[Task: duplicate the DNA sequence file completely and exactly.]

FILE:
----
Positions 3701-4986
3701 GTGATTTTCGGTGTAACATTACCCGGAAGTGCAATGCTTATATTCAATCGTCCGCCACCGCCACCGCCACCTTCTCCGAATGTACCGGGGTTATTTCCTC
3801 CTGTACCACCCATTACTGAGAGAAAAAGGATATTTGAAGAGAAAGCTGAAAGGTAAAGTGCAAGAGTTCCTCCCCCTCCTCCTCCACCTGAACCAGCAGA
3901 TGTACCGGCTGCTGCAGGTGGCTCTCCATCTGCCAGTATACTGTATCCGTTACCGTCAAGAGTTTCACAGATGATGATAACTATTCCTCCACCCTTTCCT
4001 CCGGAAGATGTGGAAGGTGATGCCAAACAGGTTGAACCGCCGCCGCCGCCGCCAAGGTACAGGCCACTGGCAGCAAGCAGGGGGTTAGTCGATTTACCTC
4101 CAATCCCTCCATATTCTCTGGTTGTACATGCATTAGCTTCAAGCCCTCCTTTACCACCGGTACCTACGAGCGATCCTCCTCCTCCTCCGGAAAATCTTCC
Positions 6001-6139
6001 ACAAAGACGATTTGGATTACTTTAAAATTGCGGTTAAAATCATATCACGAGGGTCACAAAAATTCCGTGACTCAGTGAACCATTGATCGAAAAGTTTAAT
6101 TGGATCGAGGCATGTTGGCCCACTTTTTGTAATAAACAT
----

Positions 3701-4986
3701 GTGATTTTCGGTGTAACATTACCCGGAAGTGCAATGCTTATATTCAATCGTCCGCCACCGCCACCGCCACCTTCTCCGAATGTACCGGGGTTATTTCCTC
3801 CTGTACCACCCATTACTGAGAGAAAAAGGATATTTGAAGAGAAAGCTGAAAGGTAAAGTGCAAGAGTTCCTCCCCCTCCTCCTCCACCTGAACCAGCAGA
3901 TGTACCGGCTGCTGCAGGTGGCTCTCCATCTGCCAGTATACTGTATCCGTTACCGTCAAGAGTTTCACAGATGATGATAACTATTCCTCCACCCTTTCCT
4001 CCGGAAGATGTGGAAGGTGATGCCAAACAGGTTGAACCGCCGCCGCCGCCGCCAAGGTACAGGCCACTGGCAGCAAGCAGGGGGTTAGTCGATTTACCTC
4101 CAATCCCTCCATATTCTCTGGTTGTACATGCATTAGCTTCAAGCCCTCCTTTACCACCGGTACCTACGAGCGATCCTCCTCCTCCTCCGGAAAATCTTCC
Positions 6001-6139
6001 ACAAAGACGATTTGGATTACTTTAAAATTGCGGTTAAAATCATATCACGAGGGTCACAAAAATTCCGTGACTCAGTGAACCATTGATCGAAAAGTTTAAT
6101 TGGATCGAGGCATGTTGGCCCACTTTTTGTAATAAACAT